Is it too early to count down my top 10 art supplies and tools for the year? Last year I waited until after Christmas to succumb to that media cliché. But since the retail holidays arrive earlier and earlier each year, why not jump on that bandwagon, too?
A few comments before I get to the list: If you compare this year’s list to my 2012 Top 10 list, you’ll see that seven of the 10 products remain the same (marked with *). Since my reasons for keeping a product on the list probably haven’t changed, you can refer to the 2012 countdown for more details. I also changed the criteria slightly. Last year I chose my top 10 favorite products, even if I didn’t use them often. The Cretacolor Nero extrasoft pencil and Faber-Castell PITT Big Brush Artist Pens are still my favorites in their respective categories of graphite pencils and permanent markers. But they fell off the list this year because I tend to use them only for specific types of sketching (life drawing in both cases). This year’s list reflects my top 10 most-often-used products as well as my favorites. Like last year, except for Nos. 1 and 2, the numbering does not necessarily indicate a ranking.
10. Handbound sketchbooklets. My little handmade sketchbooklets made it onto the top 10 not simply because I’m pleased as punch with the way they came out. It’s not really even the booklets themselves; it’s more the idea of having a need that couldn’t be filled with something store-bought, so I had to resolve it by making the solution myself. (See No. 1 below for more on this concept.)
9. * Lamy fountain pens. The Safaris and Al-Stars remain the workhorses of my sketch kit. (Note the latest color in my collection!)
8. Sailor DE Brush Stroke Style Calligraphy Fountain Pen. This pen (55-degree angle nib shown), which I reviewed in September, is neck-and-neck with the Lamys as a pen I reach for first. Its ability to produce lines of varying widths by tilting the funky bent nib continues to challenge even as it fascinates me. (I also own its blue brother, the 40-degree nib version, but it has just recently taken to skipping when it used to be very smooth flowing. It’s out of the picture, figuratively and literally, until I resolve the issue.)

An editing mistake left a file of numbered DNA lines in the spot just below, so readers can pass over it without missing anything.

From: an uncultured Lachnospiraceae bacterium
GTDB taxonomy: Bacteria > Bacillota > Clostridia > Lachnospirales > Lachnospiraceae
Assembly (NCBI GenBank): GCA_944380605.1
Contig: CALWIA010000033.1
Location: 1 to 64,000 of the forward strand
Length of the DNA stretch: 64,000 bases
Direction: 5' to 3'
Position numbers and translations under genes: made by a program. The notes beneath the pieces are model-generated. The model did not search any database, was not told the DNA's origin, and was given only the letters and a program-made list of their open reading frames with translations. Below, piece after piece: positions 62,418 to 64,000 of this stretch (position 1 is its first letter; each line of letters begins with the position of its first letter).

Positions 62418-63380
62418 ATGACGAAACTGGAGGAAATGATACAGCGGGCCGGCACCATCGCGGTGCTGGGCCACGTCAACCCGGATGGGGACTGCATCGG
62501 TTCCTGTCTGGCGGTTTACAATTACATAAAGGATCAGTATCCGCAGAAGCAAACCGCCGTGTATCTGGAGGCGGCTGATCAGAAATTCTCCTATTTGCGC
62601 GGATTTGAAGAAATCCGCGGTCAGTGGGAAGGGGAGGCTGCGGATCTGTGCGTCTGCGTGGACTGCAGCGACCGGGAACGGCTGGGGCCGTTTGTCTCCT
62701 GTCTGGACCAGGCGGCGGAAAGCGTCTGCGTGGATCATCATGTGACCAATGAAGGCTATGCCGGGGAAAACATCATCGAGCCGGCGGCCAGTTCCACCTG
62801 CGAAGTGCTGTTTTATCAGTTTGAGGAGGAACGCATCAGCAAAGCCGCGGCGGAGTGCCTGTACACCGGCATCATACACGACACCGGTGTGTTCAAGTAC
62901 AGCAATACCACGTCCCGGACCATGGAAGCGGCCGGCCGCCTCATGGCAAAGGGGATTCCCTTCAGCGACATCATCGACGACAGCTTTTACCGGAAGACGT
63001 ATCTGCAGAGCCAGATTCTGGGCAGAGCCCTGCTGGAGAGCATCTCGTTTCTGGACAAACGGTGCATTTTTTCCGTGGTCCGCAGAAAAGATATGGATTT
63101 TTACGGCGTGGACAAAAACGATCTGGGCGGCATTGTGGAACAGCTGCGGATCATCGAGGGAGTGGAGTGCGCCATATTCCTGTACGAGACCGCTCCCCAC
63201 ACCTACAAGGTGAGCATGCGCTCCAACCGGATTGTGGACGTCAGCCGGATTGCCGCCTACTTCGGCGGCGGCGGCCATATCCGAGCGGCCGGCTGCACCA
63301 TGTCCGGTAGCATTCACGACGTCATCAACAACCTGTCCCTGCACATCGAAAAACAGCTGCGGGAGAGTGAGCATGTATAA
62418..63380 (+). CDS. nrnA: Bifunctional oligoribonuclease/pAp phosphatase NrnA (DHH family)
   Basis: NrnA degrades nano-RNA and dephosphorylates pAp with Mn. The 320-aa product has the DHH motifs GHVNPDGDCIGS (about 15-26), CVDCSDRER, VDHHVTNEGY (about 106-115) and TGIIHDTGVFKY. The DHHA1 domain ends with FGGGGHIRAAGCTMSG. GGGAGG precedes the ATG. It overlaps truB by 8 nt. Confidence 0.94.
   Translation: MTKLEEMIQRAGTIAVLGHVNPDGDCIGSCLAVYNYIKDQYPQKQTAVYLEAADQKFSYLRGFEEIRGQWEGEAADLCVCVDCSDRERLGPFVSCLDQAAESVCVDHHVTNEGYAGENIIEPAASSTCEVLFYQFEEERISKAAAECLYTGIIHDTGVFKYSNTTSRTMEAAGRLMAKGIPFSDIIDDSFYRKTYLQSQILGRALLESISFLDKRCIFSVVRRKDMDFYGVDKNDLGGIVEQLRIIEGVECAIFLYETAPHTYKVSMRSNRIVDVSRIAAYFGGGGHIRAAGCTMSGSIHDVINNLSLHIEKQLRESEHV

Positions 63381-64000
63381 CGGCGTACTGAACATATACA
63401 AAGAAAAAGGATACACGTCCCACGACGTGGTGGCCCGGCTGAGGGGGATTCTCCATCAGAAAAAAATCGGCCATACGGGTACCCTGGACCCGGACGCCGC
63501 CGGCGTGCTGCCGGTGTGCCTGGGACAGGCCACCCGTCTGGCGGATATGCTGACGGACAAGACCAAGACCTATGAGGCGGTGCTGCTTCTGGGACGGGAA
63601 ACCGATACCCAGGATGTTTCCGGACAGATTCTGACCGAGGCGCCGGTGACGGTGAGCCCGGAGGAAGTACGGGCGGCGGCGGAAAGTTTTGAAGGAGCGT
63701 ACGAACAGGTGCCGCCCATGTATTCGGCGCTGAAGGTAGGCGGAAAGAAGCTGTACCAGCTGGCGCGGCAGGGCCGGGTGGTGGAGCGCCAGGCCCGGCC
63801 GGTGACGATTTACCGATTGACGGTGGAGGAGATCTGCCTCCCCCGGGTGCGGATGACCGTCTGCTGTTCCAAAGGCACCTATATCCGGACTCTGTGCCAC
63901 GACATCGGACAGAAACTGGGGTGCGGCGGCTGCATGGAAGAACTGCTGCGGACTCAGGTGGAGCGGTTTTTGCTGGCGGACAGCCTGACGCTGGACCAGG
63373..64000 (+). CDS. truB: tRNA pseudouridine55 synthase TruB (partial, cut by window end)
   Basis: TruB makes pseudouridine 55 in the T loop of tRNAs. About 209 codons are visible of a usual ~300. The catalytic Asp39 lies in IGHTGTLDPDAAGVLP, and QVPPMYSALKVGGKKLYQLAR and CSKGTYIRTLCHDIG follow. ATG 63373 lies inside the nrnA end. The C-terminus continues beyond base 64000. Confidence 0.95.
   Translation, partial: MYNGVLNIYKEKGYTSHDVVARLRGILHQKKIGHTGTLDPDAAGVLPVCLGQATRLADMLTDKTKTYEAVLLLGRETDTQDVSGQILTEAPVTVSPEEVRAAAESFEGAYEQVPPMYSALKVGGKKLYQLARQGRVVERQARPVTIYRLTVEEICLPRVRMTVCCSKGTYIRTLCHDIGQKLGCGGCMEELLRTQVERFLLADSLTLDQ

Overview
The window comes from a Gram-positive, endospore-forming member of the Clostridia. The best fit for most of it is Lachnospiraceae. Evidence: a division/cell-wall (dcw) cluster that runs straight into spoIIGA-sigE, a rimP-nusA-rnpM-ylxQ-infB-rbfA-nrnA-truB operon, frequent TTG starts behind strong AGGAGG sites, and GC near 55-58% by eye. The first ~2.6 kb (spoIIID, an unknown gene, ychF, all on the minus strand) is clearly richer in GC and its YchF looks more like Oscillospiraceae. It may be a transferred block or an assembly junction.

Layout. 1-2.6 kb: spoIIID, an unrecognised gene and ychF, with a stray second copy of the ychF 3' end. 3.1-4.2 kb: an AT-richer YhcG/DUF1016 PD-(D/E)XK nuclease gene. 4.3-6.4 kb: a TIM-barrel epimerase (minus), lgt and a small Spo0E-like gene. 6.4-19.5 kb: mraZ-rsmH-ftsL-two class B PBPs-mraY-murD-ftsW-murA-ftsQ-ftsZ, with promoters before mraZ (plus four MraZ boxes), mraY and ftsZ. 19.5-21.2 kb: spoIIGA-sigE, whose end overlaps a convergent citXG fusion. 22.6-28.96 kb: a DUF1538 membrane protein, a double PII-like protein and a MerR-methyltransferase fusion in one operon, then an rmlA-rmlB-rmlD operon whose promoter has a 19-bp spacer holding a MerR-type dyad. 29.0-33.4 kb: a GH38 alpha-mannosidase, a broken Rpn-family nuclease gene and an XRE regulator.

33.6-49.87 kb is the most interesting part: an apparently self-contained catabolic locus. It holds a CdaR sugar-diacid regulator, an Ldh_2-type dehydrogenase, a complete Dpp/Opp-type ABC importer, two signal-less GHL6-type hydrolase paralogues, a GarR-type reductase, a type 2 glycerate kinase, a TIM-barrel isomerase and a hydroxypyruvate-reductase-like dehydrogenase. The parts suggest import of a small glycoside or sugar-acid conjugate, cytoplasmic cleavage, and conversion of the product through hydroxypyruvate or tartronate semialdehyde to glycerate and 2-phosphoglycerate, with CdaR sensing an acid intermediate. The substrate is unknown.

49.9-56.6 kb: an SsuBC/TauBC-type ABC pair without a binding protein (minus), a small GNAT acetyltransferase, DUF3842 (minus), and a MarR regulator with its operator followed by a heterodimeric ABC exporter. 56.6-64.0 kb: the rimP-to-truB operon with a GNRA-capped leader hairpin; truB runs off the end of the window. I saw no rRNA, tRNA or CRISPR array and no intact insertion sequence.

7. * Kuretake Zig Clean Color Real Brush markers. These are still my favorite water-soluble brush-tip markers.
6. * Kuretake waterbrush filled with Diamine Grey ink. This listing is actually two products in one: The Kuretake waterbrush (large size) remains my favorite; it’s an everyday workhorse just like my Lamy pens. Shown here is one that I’ve filled with undiluted Diamine Grey ink, which I use for shading.
5. * Escoda Reserva Sable Travel Brush. This brush is still on the list, though with some ambivalence. You can read my thoughts on how the waterbrush is generally my preference in the field. But this past summer and fall, I used the Escoda frequently for painting skies, and I know my waterbrush isn’t up to that task. Having to remember to bring a water container used to be what kept me from using the Escoda more. But I found that a small lid from a plastic milk bottle is deep enough to swish the brush around once or twice, and I can carry that easily in my everyday bag, so the brush gets used more often now.
4. * Diamine Chocolate Brown ink. This warm, rich hue is still my favorite for sketching indoor scenes. In general, Liverpool-made Diamine inks are the best-behaved I have used, at a very reasonable price.
3. * Platinum Carbon Black ink. At $20 a bottle, this Japanese ink is pricier than most. On the other hand, I use it almost daily, and I’ve hardly made a dent in the bottle that I first opened a year-and-a-half ago. It’s probably one of my best sketching investments.
2. * Self-made mint tin watercolor sketch kit/mixing palette assembly. As you might guess from previous posts, my attachable watercolor assembly housed in a Trader Joe’s mint tin remains a mission-critical part of my portable sketch kit. Note, however, that most of the components that make up the assembly have changed in the past year. I swapped out the stubs of Daniel Smith watercolor sticks for more traditional Winsor Newton and Daniel Smith tube watercolors in half pans. (Fewer colors fit, but I prefer the ease of mixing tube paints to the DS sticks.) And I’ve changed the mixing palette three times – first to a switch plate cover, then to the lid of a Sakura Koi watercolor box, and most recently to the lid of a Van Gogh watercolor box. And the last significant change is that this year it has moved from the No. 1 position to No. 2, because the single-most critical component is. . .
1. My “Stefano” sketchbook system. If you read my blog regularly, then you’ve already heard me go on and on about this leather sketchbook cover (custom-made for me by Stefano Bramato of BroLeatherWorks) and its many advantages. (If you haven’t heard me go on, please indulge me.) But beyond all of those advantages, the Stefano is No. 1 because it opened up a whole new source of creative joy when I discovered bookbinding. That’s why I call it a sketchbook “system”: It includes the entire process of initially stitching the signatures with various papers of my choice; carrying slim individual signatures instead of a heavy sketchbook; and finally handbinding a collection of signatures into a finished book.
Honorable Mention: Since it’s not an art material and not exactly a tool, I haven’t been putting my Rickshaw Bagworks bag on my Top 10. But I’ve used the term “workhorse” to describe several products on the list for their hardy, everyday reliability. Surely my bag deserves honorable mention for being the hardest-working horse of all, hauling my art supplies (and everything else) day after day.
I always enjoy your reviews and information about your innovative sketch kits!ReplyDelete